North Atlantic tropical cyclogenesis during the month of May tends to be non-tropical in origin for the most part. Even with how favorable the base state is, I'd be surprised if we saw a TC in the North Atlantic of tropical origin before the very end of May/start of June.


In other words, we may see some season canceled posts. :D
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Re: 2024 Indicators: SST's, MSLP, Shear, SAL, Steering, Instability (Day 16+ Climate Models)

#715 Postby Teban54 » Tue Apr 23, 2024 3:09 pm

cycloneye wrote:Wow, 2024. Impressive but at the same time worrisom.

https://twitter.com/AndyHazelton/status/1782845560644354137

To be very honest, seeing these makes me wonder why it was universally agreed upon that 2020 would be hyperactive in the first place. (Not "season canceling" 2020, but in hindsight, indicators for 2020 at this time seem much less favorable than 2024.)
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Re: 2024 Indicators: SST's, MSLP, Shear, SAL, Steering, Instability (Day 16+ Climate Models)

#716 Postby cycloneye » Tue Apr 23, 2024 3:34 pm

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Re: 2024 Indicators: SST's, MSLP, Shear, SAL, Steering, Instability (Day 16+ Climate Models)

#717 Postby DorkyMcDorkface » Tue Apr 23, 2024 6:39 pm

cycloneye wrote:
CyclonicFury wrote:Even with how favorable the Atlantic base state appears, it's important to note that Atlantic hurricane seasons coming off a strong or very strong El Nino often start fairly slow and tend to be more backloaded. 2010, with comparable MDR warmth to this year, did not have its first NATL tropical cyclone until June 25 (which did become a rare late June hurricane); however, July and early August were fairly quiet in 2010 with activity not picking up until the last third of August. 1998 did not have its first tropical cyclone until July 27th (Tropical Storm Alex). 2016 did have three tropical storms between late May and late June (including the controversial Colin), but July was completely dead with no tropical cyclogenesis at all. Seasons coming off a significant El Nino in the -AMO era had even slower starts, though I don't think they are comparable to 2024 with its remarkable MDR warmth.

North Atlantic tropical cyclogenesis during the month of May tends to be non-tropical in origin for the most part. Even with how favorable the base state is, I'd be surprised if we saw a TC in the North Atlantic of tropical origin before the very end of May/start of June.


In other words, we may see some season canceled posts. :D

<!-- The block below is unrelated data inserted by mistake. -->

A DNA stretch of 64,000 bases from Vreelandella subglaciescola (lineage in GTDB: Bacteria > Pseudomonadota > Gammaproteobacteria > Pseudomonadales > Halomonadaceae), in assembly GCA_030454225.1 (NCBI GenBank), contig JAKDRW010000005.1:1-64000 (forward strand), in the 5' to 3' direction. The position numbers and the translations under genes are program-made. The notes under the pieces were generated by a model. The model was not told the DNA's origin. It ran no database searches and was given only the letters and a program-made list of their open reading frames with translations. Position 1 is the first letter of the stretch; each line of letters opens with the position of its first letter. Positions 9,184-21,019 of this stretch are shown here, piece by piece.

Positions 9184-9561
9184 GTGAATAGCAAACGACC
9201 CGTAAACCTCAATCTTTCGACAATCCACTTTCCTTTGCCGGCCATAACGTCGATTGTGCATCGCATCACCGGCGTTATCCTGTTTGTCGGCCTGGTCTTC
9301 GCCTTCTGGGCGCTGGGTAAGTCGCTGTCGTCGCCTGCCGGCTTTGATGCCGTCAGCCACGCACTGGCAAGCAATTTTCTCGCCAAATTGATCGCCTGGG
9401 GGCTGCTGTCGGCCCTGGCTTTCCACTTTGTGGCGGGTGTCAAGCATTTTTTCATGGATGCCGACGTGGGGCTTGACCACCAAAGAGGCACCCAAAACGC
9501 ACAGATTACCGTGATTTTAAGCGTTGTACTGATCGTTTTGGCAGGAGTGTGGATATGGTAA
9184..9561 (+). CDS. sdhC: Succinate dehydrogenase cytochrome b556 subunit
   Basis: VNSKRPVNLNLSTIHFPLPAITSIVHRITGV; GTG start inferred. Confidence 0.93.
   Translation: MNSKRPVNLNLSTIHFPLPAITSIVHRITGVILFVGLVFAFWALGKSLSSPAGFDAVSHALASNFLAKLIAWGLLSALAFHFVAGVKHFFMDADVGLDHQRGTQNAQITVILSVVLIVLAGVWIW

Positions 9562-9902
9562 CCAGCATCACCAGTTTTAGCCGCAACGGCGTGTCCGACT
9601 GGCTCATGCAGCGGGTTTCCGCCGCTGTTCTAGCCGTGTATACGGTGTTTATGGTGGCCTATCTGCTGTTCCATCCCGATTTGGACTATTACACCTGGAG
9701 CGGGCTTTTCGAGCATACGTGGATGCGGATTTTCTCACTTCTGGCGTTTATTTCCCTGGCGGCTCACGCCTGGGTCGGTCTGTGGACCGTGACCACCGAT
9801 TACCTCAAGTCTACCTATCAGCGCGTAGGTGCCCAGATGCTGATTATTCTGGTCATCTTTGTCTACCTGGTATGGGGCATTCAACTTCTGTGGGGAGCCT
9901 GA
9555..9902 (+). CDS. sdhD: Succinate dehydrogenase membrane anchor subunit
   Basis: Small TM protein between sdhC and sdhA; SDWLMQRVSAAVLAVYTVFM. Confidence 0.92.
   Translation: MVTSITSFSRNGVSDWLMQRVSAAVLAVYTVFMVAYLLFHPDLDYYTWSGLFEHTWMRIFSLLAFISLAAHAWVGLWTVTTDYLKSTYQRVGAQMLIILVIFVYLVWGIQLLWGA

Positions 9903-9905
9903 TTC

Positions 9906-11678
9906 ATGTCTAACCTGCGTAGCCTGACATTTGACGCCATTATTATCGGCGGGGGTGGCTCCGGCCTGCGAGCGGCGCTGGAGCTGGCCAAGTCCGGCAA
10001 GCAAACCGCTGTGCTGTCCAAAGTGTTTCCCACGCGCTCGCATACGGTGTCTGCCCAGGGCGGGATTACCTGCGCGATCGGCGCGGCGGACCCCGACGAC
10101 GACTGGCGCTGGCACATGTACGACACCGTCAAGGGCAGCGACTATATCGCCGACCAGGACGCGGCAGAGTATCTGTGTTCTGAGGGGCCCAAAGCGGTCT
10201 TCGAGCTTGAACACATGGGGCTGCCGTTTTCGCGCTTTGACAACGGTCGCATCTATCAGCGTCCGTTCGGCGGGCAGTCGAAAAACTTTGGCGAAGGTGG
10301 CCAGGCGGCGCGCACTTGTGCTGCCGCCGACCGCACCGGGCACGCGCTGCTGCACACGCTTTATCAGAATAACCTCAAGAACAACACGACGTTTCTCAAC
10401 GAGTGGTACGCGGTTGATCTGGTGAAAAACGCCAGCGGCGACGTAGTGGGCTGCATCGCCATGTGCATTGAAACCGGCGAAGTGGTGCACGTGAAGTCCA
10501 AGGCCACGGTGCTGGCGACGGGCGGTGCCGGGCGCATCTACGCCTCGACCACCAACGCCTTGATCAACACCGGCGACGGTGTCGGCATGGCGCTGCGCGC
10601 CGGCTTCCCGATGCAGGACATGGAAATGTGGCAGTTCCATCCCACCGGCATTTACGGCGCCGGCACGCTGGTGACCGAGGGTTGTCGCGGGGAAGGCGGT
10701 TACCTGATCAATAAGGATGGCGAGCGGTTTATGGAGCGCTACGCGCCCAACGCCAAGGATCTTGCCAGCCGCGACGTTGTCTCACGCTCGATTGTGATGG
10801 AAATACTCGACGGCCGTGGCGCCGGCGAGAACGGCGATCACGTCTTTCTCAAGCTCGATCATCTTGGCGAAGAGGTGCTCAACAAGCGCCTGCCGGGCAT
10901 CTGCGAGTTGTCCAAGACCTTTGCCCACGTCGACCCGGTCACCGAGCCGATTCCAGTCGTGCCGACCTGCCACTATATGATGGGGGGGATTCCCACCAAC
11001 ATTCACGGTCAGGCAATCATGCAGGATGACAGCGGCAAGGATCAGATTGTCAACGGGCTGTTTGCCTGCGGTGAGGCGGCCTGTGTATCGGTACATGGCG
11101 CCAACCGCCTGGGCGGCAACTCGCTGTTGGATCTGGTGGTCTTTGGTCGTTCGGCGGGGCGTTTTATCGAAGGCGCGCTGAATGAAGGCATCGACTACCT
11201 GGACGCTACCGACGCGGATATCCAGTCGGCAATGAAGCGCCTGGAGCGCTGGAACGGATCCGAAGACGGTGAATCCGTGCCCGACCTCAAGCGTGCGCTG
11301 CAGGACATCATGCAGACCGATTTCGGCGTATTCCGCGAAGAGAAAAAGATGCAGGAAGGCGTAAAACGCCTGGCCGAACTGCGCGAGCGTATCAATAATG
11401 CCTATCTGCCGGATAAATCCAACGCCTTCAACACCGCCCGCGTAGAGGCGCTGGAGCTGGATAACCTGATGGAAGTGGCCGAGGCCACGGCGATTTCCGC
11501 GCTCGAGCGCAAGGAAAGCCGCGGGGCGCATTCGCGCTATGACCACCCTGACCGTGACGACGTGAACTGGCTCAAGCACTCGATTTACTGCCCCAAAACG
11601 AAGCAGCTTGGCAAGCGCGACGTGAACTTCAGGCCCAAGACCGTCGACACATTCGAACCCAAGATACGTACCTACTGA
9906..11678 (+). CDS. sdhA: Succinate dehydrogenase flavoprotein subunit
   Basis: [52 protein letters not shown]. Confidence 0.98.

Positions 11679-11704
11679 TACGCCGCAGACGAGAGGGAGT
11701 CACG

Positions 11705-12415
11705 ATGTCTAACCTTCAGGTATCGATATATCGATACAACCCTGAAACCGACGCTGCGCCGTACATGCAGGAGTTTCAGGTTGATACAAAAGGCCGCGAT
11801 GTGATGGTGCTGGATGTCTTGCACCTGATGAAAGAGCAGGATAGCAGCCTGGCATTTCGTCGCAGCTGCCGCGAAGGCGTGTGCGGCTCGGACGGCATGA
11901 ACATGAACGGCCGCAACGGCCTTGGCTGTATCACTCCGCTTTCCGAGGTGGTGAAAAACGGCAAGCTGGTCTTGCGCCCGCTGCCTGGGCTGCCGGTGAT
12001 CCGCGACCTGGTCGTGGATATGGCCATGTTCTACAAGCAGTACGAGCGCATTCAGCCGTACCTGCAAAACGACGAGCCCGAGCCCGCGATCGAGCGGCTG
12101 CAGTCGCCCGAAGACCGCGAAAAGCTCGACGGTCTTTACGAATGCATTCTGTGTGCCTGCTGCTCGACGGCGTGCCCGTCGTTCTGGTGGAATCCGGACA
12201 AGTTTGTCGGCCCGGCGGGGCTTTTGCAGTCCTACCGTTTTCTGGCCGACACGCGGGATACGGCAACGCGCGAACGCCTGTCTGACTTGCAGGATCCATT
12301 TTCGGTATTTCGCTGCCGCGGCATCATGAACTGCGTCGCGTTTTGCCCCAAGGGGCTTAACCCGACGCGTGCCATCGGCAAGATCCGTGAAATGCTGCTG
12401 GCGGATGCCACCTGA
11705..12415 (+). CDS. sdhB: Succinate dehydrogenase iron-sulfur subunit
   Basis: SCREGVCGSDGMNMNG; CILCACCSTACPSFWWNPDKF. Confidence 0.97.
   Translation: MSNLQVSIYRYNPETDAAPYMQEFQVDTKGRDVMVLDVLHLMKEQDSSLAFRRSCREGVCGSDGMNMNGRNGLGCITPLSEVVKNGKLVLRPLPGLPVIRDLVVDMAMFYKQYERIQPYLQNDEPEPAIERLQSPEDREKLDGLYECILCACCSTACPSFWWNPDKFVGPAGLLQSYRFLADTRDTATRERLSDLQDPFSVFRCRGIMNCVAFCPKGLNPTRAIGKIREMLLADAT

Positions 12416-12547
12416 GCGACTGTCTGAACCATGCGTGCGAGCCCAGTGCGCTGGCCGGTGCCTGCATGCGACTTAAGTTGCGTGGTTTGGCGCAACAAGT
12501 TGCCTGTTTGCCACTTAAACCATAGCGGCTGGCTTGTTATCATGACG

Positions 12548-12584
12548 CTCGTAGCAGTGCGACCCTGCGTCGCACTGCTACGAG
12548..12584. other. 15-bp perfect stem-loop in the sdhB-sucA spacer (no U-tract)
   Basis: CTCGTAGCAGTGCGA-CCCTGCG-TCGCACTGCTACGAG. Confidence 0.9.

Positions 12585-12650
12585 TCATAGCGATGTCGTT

They'll come when there's a 1 to 2-week long lull in activity sometime in late July/early August, as if even the most hyperactive seasons haven't had their quieter/weaker periods.

By the way that's a great point regarding seasons following significant Niño events often having somewhat delayed starts. I would imagine some of that has to do with a lag in atmospheric response to the changing ENSO state.
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Re: 2024 Indicators: SST's, MSLP, Shear, SAL, Steering, Instability (Day 16+ Climate Models)

#718 Postby cycloneye » Tue Apr 23, 2024 6:41 pm

DorkyMcDorkface wrote:
cycloneye wrote:
CyclonicFury wrote:Even with how favorable the Atlantic base state appears, it's important to note that Atlantic hurricane seasons coming off a strong or very strong El Nino often start fairly slow and tend to be more backloaded. 2010, with comparable MDR warmth to this year, did not have its first NATL tropical cyclone until June 25 (which did become a rare late June hurricane); however, July and early August were fairly quiet in 2010 with activity not picking up until the last third of August. 1998 did not have its first tropical cyclone until July 27th (Tropical Storm Alex). 2016 did have three tropical storms between late May and late June (including the controversial Colin), but July was completely dead with no tropical cyclogenesis at all. Seasons coming off a significant El Nino in the -AMO era had even slower starts, though I don't think they are comparable to 2024 with its remarkable MDR warmth.

North Atlantic tropical cyclogenesis during the month of May tends to be non-tropical in origin for the most part. Even with how favorable the base state is, I'd be surprised if we saw a TC in the North Atlantic of tropical origin before the very end of May/start of June.


In other words, we may see some season canceled posts. :D

They'll come when there's a 1 to 2-week long lull in activity sometime in late July/early August, as if even the most hyperactive seasons haven't had their quieter/weaker periods.

By the way that's a great point regarding seasons following significant Niño events often having somewhat delayed starts. I would imagine some of that has to do with a lag in atmospheric response to the changing ENSO state.


It could be a backloaded season.
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Re: 2024 Indicators: SST's, MSLP, Shear, SAL, Steering, Instability (Day 16+ Climate Models)

#719 Postby Cpv17 » Tue Apr 23, 2024 7:41 pm

cycloneye wrote:
DorkyMcDorkface wrote:
cycloneye wrote:
In other words, we may see some season canceled posts. :D

They'll come when there's a 1 to 2-week long lull in activity sometime in late July/early August, as if even the most hyperactive seasons haven't had their quieter/weaker periods.

By the way that's a great point regarding seasons following significant Niño events often having somewhat delayed starts. I would imagine some of that has to do with a lag in atmospheric response to the changing ENSO state.


It could be a backloaded season.


That would most likely keep most of the Gulf states safe if that happens.
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Re: 2024 Indicators: SST's, MSLP, Shear, SAL, Steering, Instability (Day 16+ Climate Models)

#720 Postby Hurricaneman » Tue Apr 23, 2024 9:54 pm

Cpv17 wrote:
cycloneye wrote:
DorkyMcDorkface wrote:They'll come when there's a 1 to 2-week long lull in activity sometime in late July/early August, as if even the most hyperactive seasons haven't had their quieter/weaker periods.

By the way that's a great point regarding seasons following significant Niño events often having somewhat delayed starts. I would imagine some of that has to do with a lag in atmospheric response to the changing ENSO state.


It could be a backloaded season.


That would most likely keep most of the Gulf states safe if that happens.

Not necessarily as a good chunk of intense systems have hit the gulf states in late September into October